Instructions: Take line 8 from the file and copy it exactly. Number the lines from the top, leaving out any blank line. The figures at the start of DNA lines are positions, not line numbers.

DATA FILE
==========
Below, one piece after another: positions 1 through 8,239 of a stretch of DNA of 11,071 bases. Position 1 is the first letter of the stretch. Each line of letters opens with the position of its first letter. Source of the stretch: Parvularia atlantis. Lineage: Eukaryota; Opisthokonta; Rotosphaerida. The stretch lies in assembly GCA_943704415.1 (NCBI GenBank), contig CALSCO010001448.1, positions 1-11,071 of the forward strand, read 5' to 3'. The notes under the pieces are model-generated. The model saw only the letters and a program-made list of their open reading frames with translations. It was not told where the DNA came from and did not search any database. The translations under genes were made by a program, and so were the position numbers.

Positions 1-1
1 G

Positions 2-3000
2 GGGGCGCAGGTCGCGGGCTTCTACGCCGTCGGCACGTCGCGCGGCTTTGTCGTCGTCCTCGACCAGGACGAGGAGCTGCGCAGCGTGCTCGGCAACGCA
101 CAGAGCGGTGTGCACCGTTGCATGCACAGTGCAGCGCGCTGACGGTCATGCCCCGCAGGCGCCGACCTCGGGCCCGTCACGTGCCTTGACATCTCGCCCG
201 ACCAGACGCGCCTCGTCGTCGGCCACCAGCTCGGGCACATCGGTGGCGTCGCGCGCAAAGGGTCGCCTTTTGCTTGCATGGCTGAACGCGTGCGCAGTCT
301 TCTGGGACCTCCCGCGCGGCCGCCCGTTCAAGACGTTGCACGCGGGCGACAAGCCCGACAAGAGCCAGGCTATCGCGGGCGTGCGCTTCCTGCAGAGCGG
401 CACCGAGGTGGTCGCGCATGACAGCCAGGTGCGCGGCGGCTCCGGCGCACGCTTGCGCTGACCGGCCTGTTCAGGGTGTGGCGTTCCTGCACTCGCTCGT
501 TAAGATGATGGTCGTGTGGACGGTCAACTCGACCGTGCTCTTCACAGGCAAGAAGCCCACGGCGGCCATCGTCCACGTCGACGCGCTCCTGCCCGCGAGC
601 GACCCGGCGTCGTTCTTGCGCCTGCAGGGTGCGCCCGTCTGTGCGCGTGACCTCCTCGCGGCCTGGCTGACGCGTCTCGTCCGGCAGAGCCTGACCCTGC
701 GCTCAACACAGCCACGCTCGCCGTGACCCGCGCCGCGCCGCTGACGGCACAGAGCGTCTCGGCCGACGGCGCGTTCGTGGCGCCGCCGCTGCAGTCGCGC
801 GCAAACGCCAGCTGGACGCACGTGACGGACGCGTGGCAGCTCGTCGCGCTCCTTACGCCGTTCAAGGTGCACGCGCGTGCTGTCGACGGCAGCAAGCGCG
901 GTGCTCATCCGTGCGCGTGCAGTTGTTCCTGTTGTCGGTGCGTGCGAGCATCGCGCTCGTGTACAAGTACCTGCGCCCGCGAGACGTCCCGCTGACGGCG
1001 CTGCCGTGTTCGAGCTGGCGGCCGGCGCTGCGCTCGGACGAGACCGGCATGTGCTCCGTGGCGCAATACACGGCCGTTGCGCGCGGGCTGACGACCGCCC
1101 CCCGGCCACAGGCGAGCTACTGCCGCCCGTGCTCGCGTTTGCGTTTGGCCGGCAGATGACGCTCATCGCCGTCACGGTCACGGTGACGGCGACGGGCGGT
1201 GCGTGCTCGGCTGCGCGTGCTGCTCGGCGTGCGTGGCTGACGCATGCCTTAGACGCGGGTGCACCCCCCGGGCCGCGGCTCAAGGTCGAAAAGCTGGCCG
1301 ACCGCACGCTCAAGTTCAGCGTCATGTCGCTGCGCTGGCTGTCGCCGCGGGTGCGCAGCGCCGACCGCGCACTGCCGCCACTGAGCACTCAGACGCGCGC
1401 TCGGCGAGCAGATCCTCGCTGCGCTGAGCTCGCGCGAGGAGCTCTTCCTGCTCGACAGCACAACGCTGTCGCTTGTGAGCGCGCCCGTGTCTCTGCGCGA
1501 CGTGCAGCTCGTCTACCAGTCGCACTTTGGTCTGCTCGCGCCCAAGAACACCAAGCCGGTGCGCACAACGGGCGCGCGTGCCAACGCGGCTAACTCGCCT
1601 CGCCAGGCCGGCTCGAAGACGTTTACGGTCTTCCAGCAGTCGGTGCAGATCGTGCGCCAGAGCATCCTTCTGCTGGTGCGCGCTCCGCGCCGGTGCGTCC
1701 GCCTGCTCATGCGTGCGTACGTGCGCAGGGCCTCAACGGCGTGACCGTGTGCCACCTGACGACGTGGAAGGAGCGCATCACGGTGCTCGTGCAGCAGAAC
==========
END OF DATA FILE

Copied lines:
301 TCTGGGACCTCCCGCGCGGCCGCCCGTTCAAGACGTTGCACGCGGGCGACAAGCCCGACAAGAGCCAGGCTATCGCGGGCGTGCGCTTCCTGCAGAGCGG